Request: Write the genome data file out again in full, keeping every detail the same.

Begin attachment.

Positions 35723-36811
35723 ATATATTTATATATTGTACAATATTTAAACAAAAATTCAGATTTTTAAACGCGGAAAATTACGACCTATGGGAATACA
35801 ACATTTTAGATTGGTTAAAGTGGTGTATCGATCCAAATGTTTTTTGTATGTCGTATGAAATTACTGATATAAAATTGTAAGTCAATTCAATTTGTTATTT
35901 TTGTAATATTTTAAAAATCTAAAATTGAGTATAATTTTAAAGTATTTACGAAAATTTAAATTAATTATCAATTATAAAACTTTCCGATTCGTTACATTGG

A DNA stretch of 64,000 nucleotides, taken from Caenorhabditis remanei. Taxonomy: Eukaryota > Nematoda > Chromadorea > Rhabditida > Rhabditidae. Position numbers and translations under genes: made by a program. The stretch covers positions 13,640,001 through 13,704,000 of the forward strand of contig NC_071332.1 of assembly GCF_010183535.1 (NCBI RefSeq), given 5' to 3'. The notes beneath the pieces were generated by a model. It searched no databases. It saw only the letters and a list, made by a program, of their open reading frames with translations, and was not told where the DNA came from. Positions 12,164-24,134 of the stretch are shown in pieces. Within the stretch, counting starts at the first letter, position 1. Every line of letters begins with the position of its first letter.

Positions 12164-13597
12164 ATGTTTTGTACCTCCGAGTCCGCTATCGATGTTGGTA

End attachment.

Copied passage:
Positions 35723-36811
35723 ATATATTTATATATTGTACAATATTTAAACAAAAATTCAGATTTTTAAACGCGGAAAATTACGACCTATGGGAATACA
35801 ACATTTTAGATTGGTTAAAGTGGTGTATCGATCCAAATGTTTTTTGTATGTCGTATGAAATTACTGATATAAAATTGTAAGTCAATTCAATTTGTTATTT
35901 TTGTAATATTTTAAAAATCTAAAATTGAGTATAATTTTAAAGTATTTACGAAAATTTAAATTAATTATCAATTATAAAACTTTCCGATTCGTTACATTGG

A DNA stretch of 64,000 nucleotides, taken from Caenorhabditis remanei. Taxonomy: Eukaryota > Nematoda > Chromadorea > Rhabditida > Rhabditidae. Position numbers and translations under genes: made by a program. The stretch covers positions 13,640,001 through 13,704,000 of the forward strand of contig NC_071332.1 of assembly GCF_010183535.1 (NCBI RefSeq), given 5' to 3'. The notes beneath the pieces were generated by a model. It searched no databases. It saw only the letters and a list, made by a program, of their open reading frames with translations, and was not told where the DNA came from. Positions 12,164-24,134 of the stretch are shown in pieces. Within the stretch, counting starts at the first letter, position 1. Every line of letters begins with the position of its first letter.

Positions 12164-13597
12164 ATGTTTTGTACCTCCGAGTCCGCTATCGATGTTGGTA